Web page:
Kilimanjaro National Park is located in northern Tanzania and is home to Africa’s highest peak, Mount Kilimanjaro. The park covers an area of 1,688 square kilometers and was established in 1973 to protect the unique flora and fauna found in the area. The park is a popular destination for hikers and mountaineers who come to climb Mount Kilimanjaro, which stands at 5,895 meters (19,341 feet) above sea level.

One of the unique features of Kilimanjaro National Park is its climatic zones. The park’s location near the equator means that it experiences a wide range of temperatures and weather conditions. The mountain’s slopes are divided into five distinct climate zones, each with its own unique vegetation and wildlife. The zones are the tropical rainforest, montane forest, heath and moorland, alpine desert, and arctic summit.

The tropical rainforest zone is found at the base of the mountain and is characterized by lush vegetation, including giant trees and ferns. This zone receives the highest amount of rainfall, with up to 2,000 millimeters of rain per year.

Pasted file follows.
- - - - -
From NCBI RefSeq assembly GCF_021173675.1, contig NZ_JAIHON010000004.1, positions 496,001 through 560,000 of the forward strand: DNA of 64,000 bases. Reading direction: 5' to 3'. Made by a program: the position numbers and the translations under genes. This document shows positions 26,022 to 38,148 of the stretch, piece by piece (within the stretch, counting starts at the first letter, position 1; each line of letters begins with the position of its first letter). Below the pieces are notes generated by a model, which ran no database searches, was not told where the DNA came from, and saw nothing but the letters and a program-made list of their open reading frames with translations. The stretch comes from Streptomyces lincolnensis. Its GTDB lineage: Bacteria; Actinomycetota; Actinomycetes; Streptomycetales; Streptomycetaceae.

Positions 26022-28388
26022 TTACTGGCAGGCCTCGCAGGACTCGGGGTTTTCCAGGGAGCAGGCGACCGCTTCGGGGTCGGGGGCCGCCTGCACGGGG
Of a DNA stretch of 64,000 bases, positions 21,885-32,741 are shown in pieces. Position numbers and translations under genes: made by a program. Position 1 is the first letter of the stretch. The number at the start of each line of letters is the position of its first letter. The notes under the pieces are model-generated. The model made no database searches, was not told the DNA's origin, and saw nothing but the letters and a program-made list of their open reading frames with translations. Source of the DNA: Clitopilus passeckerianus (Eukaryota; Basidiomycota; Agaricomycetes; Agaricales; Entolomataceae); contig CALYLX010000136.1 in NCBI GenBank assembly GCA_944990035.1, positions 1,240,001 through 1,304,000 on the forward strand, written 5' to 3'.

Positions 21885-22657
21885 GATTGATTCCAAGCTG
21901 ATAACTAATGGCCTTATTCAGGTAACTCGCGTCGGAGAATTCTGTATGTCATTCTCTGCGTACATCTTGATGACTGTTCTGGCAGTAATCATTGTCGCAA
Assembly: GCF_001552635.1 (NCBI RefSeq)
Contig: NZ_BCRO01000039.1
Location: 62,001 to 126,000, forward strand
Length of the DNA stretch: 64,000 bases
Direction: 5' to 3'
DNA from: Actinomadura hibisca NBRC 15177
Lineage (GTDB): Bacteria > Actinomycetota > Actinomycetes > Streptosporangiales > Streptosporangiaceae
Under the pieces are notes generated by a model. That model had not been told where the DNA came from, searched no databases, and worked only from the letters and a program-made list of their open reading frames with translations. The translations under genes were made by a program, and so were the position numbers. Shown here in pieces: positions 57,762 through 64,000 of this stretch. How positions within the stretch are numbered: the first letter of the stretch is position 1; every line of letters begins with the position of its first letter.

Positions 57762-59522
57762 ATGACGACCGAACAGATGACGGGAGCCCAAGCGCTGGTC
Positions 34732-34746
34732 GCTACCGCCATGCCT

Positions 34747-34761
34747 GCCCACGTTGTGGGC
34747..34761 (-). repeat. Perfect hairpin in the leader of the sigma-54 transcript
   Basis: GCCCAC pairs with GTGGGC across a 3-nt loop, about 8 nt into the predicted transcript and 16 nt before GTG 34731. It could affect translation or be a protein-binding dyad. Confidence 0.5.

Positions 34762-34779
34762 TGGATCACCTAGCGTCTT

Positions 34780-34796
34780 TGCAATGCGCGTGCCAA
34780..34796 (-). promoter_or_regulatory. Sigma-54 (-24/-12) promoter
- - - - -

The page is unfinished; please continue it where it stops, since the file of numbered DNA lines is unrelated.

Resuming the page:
The montane forest zone is found at higher elevations and is characterized by a mix of trees, including olive and camphor. This zone receives less rainfall than the rainforest zone but is still relatively moist.

The heath and moorland zone is characterized by heather and other low-lying plants. This zone is relatively dry, with a higher risk of wildfires.

The alpine desert zone is found at even higher elevations and is characterized by sparse vegetation, including grasses and lichens. This zone is extremely dry, with very little rainfall.

The arctic summit zone is the final zone and is found at the summit of the mountain. This zone is characterized by freezing temperatures, snow, and ice.